Experts have identified 100 types of lichen on the stones of Persepolis.
They say if not treated, they are going to completely obliterate the carvings in 60 years.
The news has come as a shock to the lovers of one of the world’s most precious and iconic historical sites.
Experts say that the stones of the Persepolis provide the living conditions for a large variety of lichens which will nonetheless erode the carvings.
An expert on lichens in interview with Mehr News Agency said "The lichen growth problem is a term applied to the uncontrolled growth [of lichen] on stone monuments. In Persepolis the lichens have grown on the carvings and on the inscriptions and the lines of cuneiform, which is highly upsetting.”
Expressing sorrow over the lack of concern over the erosion threatening the world’s biggest stone monument he said "The specificity of the Persepolis has to do with the carvings, the cuneiform, the lotus, and the Achaemenid soldiers. Once these are gone the Persepolis will no longer be magnificent.”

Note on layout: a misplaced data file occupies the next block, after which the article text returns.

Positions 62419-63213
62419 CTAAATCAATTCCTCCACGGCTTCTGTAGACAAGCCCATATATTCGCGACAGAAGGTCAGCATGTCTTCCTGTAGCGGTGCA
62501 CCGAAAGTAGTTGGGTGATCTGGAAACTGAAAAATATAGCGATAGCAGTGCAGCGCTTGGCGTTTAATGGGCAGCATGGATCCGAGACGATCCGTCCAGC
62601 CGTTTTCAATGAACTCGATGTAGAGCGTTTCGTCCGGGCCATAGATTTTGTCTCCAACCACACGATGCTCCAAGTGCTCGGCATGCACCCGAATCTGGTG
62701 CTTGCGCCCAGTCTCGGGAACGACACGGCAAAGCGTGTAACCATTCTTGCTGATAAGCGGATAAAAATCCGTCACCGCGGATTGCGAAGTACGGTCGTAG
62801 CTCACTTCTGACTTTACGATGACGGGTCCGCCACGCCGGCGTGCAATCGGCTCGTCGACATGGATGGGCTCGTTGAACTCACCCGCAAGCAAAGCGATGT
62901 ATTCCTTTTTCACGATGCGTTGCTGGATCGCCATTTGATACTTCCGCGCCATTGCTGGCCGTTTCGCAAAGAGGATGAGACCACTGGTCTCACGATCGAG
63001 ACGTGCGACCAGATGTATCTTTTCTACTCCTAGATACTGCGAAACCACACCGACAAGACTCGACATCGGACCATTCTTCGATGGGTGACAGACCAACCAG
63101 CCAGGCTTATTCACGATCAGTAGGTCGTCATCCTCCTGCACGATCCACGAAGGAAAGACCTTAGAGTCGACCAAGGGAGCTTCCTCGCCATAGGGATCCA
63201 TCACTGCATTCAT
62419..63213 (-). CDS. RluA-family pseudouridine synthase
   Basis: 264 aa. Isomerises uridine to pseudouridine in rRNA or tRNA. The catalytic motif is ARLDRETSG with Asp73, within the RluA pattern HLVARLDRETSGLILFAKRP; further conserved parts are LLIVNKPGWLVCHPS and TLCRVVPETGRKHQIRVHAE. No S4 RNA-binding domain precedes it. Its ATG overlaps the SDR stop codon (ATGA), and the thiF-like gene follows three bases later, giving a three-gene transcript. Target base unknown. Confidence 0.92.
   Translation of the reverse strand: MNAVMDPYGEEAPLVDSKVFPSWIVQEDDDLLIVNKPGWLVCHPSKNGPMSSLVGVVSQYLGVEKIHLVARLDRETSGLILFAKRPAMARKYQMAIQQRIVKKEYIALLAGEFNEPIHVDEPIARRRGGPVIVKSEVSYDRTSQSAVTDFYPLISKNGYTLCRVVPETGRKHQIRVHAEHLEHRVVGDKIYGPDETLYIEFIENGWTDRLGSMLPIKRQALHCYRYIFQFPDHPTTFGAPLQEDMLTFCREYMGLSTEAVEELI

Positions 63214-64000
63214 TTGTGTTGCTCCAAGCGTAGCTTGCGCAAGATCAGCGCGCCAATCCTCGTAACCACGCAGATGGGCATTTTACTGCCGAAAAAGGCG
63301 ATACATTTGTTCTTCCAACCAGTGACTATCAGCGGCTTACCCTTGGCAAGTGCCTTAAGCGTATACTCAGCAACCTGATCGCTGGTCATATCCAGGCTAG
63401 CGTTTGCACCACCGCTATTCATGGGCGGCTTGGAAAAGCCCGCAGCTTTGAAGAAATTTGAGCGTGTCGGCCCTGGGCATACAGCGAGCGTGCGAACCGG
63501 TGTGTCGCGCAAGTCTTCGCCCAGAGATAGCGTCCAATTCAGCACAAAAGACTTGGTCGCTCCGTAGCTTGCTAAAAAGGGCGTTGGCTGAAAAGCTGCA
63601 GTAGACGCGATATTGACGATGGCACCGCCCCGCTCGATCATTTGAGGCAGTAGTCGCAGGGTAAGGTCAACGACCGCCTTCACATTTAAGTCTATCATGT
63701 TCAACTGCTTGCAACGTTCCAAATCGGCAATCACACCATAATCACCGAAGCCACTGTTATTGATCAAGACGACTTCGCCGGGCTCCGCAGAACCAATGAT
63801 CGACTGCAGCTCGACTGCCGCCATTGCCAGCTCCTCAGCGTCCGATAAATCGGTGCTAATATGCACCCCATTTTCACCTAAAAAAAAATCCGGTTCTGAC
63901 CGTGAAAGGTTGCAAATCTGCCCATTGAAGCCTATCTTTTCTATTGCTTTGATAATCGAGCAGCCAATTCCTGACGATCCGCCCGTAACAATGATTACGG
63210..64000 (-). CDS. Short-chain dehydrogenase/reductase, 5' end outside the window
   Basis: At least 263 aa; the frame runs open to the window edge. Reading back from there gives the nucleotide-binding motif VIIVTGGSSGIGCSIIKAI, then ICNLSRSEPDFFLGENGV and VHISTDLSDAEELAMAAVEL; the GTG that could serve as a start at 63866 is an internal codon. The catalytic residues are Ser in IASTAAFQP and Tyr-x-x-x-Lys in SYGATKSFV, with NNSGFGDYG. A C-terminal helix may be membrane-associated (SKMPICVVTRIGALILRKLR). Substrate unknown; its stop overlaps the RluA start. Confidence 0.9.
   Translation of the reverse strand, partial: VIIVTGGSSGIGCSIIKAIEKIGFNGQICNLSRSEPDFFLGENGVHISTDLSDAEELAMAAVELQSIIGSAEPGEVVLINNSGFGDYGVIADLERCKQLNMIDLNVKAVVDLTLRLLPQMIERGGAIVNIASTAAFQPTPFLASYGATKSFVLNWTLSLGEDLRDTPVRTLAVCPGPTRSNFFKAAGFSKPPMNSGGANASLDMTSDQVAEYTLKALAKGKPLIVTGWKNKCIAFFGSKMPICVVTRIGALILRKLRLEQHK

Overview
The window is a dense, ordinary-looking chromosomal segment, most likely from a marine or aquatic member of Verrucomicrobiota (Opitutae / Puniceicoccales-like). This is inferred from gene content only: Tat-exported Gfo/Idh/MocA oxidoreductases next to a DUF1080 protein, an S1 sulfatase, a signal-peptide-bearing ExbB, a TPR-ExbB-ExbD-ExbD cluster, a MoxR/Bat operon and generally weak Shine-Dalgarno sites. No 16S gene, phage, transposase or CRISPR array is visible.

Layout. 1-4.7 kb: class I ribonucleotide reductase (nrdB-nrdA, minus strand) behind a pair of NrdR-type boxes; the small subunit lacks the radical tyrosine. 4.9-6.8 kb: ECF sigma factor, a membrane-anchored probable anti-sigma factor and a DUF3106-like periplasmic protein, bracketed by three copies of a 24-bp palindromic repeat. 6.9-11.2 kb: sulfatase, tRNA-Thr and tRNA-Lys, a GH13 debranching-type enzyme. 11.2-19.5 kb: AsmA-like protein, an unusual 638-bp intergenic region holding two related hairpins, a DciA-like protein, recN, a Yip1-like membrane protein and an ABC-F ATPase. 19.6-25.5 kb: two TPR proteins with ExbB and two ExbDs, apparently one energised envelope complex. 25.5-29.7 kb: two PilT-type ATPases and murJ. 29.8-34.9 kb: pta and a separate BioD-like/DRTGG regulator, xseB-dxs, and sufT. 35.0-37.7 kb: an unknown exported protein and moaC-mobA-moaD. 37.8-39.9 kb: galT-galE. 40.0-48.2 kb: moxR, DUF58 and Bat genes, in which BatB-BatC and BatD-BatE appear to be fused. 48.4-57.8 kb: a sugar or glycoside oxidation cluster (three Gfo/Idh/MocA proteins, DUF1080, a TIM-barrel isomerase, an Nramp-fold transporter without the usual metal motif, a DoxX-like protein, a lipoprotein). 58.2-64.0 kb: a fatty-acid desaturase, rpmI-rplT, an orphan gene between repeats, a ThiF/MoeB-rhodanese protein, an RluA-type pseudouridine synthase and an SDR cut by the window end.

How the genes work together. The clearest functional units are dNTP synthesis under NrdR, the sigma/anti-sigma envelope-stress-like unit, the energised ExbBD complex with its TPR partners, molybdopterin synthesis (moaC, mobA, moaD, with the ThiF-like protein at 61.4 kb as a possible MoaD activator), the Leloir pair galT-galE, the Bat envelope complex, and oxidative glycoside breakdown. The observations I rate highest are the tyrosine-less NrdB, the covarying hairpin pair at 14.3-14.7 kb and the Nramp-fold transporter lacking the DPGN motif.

"The lichens are one to two centimeters deep in some places,” he maintained, adding "If this goes on, the inscriptions will gradually turn into dust, which is evident in some places of the Persepolis.”
"The inscriptions in the Tachara for example have obliterated due to lichen growth. They no longer hold their old significance,” he pointed out.
While lichen’s contribution to weathering is usually benign, it can cause problems for artificial stone structures. Another famous example of the lichen growth problem is seen on Mount Rushmore National Memorial in the US that requires the employment of mountain-climbing conservators to clean the monument.